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All proceeds from Miles to Moffitt go directly toward funding cancer research.

Are you a cancer patient who wants to run in Miles for Moffitt, but don’t know where to start?

Moffitt Cancer Center’s supervisor of Physical and Occupation Therapy Ron Jennings offers these five tips for patients interested in beginning or reviving an exercise routine.

Start Slowly:  First and foremost, patients in the middle of treatment or who have completed treatment for cancer need to check with their physician before beginning an exercise routine. Once given the go-ahead, Jennings recommends walking and increasing the pace slowly. He says mixing short running intervals with walking is good preparation for longer runs. He recommends aiming for steady progress and consistency, since most injury stems from progressing too quickly.

Exercise during Treatment: According to Jennings, most cancer patients can and should exercise while undergoing treatment as long as it is OK with their physician. He says aerobic and strength exercises are beneficial during treatment because it improves physical functioning.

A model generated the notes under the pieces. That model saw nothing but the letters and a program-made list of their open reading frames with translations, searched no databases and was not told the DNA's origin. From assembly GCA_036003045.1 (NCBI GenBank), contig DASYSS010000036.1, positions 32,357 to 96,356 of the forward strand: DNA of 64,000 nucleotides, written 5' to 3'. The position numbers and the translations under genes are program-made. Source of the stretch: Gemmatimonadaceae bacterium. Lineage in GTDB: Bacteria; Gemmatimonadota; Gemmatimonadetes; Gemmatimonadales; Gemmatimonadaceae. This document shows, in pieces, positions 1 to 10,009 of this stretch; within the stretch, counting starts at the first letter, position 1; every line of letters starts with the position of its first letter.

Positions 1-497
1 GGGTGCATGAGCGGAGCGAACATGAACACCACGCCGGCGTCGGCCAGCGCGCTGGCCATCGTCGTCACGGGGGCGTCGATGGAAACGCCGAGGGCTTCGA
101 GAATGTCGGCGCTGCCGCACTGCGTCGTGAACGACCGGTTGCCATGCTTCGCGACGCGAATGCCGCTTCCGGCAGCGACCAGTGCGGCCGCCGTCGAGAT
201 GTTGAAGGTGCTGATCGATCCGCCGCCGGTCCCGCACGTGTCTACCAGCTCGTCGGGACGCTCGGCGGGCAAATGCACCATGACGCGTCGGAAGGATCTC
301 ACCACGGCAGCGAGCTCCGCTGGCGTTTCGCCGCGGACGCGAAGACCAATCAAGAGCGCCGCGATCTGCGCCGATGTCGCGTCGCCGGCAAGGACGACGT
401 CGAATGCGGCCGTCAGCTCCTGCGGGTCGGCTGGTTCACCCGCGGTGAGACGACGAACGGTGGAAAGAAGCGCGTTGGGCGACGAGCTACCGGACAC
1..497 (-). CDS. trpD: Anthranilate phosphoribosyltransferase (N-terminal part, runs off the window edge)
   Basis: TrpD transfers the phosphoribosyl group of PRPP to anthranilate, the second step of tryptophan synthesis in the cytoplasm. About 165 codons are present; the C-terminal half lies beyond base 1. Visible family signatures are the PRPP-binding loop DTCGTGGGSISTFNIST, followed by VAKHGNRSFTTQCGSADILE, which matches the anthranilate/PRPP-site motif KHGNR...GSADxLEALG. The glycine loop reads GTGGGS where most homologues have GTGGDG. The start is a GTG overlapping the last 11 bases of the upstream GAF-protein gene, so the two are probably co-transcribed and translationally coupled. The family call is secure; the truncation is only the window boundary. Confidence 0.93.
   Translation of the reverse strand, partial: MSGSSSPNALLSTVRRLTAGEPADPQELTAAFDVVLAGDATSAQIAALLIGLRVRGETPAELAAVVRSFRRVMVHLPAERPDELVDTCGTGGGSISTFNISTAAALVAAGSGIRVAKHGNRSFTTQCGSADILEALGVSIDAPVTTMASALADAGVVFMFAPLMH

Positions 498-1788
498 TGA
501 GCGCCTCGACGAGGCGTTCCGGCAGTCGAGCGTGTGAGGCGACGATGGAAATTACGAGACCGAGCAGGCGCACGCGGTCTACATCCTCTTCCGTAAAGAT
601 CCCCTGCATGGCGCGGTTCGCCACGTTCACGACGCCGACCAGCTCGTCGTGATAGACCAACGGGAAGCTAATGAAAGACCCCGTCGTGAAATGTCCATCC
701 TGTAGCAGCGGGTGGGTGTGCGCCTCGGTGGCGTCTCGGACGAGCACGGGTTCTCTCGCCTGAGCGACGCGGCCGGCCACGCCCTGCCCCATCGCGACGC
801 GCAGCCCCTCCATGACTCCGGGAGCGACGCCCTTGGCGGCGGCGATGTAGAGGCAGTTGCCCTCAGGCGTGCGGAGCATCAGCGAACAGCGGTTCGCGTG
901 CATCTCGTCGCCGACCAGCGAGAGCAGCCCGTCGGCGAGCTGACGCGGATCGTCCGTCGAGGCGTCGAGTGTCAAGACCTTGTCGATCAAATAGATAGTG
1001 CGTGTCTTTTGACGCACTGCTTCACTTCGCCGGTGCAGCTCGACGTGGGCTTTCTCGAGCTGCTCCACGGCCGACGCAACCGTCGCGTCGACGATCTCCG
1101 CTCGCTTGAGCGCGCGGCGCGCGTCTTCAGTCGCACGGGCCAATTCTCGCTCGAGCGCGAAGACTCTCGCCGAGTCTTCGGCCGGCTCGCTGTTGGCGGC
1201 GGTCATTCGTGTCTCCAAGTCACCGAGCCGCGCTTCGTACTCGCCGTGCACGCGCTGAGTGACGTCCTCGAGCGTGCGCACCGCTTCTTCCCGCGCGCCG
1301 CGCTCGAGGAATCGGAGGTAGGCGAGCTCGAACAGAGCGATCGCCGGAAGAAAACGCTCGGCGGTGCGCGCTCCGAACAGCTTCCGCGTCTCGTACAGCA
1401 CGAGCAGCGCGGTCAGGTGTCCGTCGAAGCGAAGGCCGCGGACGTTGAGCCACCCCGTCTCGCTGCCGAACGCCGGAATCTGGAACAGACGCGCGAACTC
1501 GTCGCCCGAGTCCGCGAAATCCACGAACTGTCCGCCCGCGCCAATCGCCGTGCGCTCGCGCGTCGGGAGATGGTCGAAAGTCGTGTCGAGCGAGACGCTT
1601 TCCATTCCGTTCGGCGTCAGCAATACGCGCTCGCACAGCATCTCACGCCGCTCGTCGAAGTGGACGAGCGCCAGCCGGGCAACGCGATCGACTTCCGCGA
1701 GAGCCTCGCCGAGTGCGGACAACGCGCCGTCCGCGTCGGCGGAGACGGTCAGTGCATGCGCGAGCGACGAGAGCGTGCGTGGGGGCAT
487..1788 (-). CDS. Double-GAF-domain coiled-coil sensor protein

Take Precautions:  Though it is usually safe to exercise while undergoing cancer treatment, patients should take any necessary precautions recommended by their doctor. Some patients may need a consultation with a physical therapist for a more individualized program.  

 Listen to Your Body: Each person faces their own challenges and should listen to their body after exercise. He says the body needs time to heal after each run as it gets stronger. Jennings also says good sleep and good nutrition are critical.

 Find Smooth Surfaces: In addition to fatigue, many patients who have undergone chemotherapy treatment may feel reduced sensation in the feet. According to Jennings, exercise may lessen these side effects. He recommends running on surfaces that are well-lit, smooth, without obstacles like tree roots or uneven sidewalks to make up for the lost sensation.

 Miles for Moffitt is Saturday, Dec. 8, in downtown Tampa. All proceeds go directly toward funding cancer research. Learn more and register at